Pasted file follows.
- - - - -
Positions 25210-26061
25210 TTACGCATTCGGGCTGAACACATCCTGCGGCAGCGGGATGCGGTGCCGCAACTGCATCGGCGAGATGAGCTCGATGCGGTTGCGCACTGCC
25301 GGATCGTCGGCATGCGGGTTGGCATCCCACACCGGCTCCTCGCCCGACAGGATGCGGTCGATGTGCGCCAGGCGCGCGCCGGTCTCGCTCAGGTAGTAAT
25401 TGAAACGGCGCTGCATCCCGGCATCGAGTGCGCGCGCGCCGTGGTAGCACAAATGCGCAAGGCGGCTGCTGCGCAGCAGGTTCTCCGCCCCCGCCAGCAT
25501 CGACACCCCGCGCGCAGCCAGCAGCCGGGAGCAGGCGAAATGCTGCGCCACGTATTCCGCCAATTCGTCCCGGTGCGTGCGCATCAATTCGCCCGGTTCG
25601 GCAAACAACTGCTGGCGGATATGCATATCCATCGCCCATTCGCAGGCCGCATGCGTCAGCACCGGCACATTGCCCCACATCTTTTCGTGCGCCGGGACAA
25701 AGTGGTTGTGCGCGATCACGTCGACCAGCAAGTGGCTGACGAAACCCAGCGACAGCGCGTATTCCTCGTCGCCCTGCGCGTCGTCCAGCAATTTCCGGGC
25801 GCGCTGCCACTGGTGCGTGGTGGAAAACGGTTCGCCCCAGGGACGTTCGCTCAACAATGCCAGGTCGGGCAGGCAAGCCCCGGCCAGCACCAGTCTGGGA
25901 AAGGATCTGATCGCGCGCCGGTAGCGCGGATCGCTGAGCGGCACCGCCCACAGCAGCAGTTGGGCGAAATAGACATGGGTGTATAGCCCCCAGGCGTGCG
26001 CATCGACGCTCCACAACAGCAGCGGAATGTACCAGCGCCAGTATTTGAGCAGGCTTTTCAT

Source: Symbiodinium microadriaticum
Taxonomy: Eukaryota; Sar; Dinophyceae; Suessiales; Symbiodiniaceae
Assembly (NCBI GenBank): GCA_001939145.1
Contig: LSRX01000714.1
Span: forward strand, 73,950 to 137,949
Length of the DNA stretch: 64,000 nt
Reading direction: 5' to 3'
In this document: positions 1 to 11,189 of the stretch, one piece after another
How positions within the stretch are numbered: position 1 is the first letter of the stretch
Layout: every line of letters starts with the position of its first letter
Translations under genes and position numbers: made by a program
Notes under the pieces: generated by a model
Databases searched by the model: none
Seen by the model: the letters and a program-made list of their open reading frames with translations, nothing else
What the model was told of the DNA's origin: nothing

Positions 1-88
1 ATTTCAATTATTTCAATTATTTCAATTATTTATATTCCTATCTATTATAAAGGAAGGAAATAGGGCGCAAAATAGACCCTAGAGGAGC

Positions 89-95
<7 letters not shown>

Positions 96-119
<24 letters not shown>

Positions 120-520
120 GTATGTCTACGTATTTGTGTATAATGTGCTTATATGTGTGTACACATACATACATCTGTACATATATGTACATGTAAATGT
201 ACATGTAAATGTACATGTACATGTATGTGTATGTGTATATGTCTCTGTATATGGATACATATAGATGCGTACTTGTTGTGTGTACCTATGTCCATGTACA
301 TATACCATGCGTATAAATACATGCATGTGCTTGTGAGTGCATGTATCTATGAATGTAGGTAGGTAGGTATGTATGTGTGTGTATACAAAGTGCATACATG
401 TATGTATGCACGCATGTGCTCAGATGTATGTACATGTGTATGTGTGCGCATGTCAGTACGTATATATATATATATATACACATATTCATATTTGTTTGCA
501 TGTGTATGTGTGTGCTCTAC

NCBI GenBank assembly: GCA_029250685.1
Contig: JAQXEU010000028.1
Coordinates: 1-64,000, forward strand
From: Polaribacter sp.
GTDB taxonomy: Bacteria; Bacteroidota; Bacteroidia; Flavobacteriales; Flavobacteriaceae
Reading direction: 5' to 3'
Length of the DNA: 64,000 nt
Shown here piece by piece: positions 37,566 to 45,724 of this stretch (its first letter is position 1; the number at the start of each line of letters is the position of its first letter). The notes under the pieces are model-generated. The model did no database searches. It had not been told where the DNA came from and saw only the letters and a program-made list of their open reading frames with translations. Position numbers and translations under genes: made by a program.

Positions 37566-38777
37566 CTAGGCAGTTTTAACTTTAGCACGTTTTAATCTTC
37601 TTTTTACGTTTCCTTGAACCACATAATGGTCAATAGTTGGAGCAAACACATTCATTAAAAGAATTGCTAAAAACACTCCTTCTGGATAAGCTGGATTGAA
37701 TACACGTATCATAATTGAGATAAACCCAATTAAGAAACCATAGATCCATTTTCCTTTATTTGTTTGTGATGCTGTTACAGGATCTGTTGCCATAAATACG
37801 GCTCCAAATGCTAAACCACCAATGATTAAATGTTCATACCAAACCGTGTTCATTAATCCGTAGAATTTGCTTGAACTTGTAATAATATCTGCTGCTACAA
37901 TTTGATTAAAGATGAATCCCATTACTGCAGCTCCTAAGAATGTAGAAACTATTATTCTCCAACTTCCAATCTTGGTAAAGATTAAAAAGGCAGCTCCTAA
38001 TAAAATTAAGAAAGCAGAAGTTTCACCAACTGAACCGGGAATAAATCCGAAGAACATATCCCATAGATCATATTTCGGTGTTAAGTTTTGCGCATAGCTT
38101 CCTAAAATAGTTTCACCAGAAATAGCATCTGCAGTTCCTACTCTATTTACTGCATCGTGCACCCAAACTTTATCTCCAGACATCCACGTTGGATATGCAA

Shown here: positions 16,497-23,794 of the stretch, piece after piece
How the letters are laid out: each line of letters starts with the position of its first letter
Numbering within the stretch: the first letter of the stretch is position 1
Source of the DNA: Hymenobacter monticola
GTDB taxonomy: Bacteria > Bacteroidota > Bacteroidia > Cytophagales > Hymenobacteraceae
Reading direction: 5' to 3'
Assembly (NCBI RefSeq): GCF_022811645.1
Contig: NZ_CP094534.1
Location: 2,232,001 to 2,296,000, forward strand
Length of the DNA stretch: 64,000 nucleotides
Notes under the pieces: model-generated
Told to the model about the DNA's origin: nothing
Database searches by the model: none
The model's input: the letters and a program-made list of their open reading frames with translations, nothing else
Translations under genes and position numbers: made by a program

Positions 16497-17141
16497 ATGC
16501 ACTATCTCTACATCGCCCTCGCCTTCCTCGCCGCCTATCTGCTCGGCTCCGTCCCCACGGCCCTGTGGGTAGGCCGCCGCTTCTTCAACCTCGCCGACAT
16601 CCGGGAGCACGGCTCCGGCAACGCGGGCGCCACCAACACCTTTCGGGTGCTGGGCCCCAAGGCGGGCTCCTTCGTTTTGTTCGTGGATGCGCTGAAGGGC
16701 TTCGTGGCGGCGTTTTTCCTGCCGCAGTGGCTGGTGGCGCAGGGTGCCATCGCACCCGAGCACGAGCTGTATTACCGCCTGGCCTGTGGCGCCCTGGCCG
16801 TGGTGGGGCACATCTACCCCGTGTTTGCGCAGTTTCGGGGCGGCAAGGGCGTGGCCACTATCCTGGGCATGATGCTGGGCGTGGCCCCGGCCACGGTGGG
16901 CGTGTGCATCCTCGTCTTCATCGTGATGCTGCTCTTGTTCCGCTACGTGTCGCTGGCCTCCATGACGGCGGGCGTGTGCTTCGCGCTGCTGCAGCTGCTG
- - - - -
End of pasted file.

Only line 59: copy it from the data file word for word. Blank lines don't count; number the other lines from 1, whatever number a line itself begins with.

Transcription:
Reading direction: 5' to 3'